Tuesday, July 11, 2006

Century 21: Home Run Derby 2006

I love the Home Run Derby, and watch it faithfully every year. But for the second straight season, no Yankee has participated. Hideki Matsui was asked in '05, but declined- the same thing happened this year with Alex Rodriguez. And there is no Manny, Thome, or Pujols either...

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Derek Jeter (here with Notre Dame head coach), Robinson Cano, and several other Yankees hung out to watch the Home Run derby.

Fortunately, several top sluggers DID show up at the event. Ortiz, who leads the American League in home runs (31), and Howard, who leads the National League in home runs (28) participated. Astro slugger, Lance Berkman and Toronto's third baseman, Troy Glaus were also in attendance.

Rules of the Game:

-Each batter has ten outs.

-Anything, that is not a homer ( foul ball, single, pop up, etc...) is an out.

-Home runs carry over from round 1 to round 2, but no further.

-The top four home-run hitters in round 1 advance to round 2. The top two home-run hitters in round 2, advance to the final round. Batter with the most home runs in the final, wins.


8. Troy Glaus: 1 HR
7. Miguel Tejeda: 3 HR
6. Lance Berkman: 3 HR
5. Jermaine Dye: 7 HR
4. Ryan Howard: 8 HR
3. Miguel Cabrera: 9 HR
2. David Ortiz: 10 HR

1. David Wright 16 HR

For Glaus, this was his second Home Run Derby. Last time he had no home runs, so I guess, this was an improvement. Tejeda and Berkman never really found a rhythm, swinging at almost every pitch. If not for Howard's rally ( he was the last batter of round 1 ), Jermaine Dye would have advanced. Ryan Howard was down to his final out when he hit 4 consecutive home runs, launching him into round 2. At first, Howard swung like he was taking batting practice, smacking line drives and ground balls up the middle, but he soon changed his approach and started crushing the baseballs. Cabrera ( my pick to win) did an excellent job with his smooth, powerful swing. Ortiz, the crowd favorite, put on a show, sending several balls into the nearby Alleghany River. David Wright, though, was the star of round 1. Before Wright started, ESPN broadcasters asked Wright's teammate, Tom Glavine, if David had any chance of winning. Glavine responded, saying that Wright hit too many line drives to win a home run competition. The Met's thirdbaseman proved him wrong. Wright's 16 homers were the third most home-runs ever hit in one round- Abreu (24 in 2005) and Ortiz (17 in 2005)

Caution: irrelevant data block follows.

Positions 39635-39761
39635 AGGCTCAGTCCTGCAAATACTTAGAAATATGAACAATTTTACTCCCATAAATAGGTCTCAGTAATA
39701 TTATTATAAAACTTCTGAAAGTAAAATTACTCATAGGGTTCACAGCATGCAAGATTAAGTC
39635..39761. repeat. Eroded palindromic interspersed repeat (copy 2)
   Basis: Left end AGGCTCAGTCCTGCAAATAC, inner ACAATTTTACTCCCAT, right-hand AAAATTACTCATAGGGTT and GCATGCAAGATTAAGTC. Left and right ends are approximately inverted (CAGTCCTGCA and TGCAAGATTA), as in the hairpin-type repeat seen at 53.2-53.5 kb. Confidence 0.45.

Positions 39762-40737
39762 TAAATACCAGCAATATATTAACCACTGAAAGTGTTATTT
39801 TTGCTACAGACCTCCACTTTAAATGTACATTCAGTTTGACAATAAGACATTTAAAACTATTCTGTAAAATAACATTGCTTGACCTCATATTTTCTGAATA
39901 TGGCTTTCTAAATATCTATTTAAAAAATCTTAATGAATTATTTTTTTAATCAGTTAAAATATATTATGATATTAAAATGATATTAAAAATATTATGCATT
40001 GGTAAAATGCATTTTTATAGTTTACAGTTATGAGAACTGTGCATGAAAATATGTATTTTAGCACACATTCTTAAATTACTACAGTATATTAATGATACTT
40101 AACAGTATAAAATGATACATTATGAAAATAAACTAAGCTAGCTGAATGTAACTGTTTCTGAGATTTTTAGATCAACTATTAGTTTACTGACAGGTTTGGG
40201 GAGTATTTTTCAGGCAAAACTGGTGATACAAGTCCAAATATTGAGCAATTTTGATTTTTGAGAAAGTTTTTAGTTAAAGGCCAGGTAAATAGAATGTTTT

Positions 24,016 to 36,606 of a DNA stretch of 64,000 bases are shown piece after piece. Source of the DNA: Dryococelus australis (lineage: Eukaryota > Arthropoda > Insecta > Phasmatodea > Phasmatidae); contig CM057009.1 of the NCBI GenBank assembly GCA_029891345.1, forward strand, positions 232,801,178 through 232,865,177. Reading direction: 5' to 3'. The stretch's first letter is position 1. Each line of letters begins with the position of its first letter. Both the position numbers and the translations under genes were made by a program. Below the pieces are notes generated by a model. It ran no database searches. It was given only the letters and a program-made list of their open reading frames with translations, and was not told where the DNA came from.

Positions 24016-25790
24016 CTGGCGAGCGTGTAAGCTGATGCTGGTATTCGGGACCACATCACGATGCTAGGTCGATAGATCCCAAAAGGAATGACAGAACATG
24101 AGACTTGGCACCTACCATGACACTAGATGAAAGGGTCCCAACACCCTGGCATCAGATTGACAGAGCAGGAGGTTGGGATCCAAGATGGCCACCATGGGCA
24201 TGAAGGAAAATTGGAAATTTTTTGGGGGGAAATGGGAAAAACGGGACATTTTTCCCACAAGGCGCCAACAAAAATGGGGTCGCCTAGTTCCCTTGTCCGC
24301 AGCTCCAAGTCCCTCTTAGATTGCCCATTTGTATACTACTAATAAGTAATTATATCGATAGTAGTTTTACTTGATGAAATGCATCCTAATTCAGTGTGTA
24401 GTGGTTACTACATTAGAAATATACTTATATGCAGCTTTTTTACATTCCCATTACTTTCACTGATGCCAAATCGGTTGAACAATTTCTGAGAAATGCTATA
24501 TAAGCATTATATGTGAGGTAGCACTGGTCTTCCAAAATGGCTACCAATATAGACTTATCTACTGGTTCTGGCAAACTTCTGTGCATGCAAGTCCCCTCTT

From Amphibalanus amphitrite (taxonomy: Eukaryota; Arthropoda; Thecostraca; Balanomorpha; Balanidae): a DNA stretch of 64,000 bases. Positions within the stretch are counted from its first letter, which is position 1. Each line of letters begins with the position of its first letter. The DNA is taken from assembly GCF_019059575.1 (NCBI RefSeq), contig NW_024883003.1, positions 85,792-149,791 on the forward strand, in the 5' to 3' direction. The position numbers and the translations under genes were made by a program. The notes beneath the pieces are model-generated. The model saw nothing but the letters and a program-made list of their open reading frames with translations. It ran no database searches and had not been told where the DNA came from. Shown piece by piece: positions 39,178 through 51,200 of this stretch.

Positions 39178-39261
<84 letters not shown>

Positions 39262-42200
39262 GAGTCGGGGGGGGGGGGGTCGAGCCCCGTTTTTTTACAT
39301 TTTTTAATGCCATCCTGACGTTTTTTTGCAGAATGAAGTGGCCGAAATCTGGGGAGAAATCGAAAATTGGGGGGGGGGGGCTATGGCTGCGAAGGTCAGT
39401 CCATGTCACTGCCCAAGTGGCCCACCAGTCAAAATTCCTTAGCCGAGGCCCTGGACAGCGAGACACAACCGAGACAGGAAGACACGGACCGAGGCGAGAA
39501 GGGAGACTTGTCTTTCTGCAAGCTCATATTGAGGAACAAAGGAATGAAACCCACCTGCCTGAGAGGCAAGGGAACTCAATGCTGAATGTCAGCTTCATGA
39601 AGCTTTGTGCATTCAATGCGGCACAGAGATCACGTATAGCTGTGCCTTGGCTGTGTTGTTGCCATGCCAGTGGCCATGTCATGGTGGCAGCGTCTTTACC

Anyway, the top four (the ones I highlighted ) advanced.

Unlike the previous Derbys, contestants DO carry their home run totals of round 1 over to round 2.


David Ortiz: 3 HR ( Total: 13 HR)
Miguel Cabrera: 6 HR ( Total: 15 HR)
David Wright: 2 HR (Total 18 HR)
Ryan Howard: 10 HR (Total: 18 HR)

If not for the new rule, Wright would have been eliminated and Cabrera would have moved on.

The younger batters had the advantage here, keeping up the strength needed to continue hitting balls 400+ feet. David Wright only hit two homers, but because of his incredible performance in round 1, he advanced to the final. Ryan Howard was on a roll with his ten home runs. Teammates in the minors, David Wright and Ryan Howard were facing off in the Home Run Derby finals.

Final Round

David Wright: 4 HR
Ryan Howard 5 HR

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Ryan Howard celebrates with his bullpen coach, Ramon Henderson after winning the competition.

The slate was wiped clean, and the batters started all over again. An exhausted Wright led off with only four home runs. Ryan Howards stepped up, and before recording his 6th out, he blasted five home runs into the Pennsylvania night. His "walkoff" home run (number 5), hit a big "Hit It Here" MasterCard sign in right field. Of the 87 home runs hit on the night, the last one hit the sign. Quite dramatic. Philadelphia's Ryan Howard won the trophy, and his first Home Run Derby contest.

Now the players gear up for tomorrow's All Star Game!


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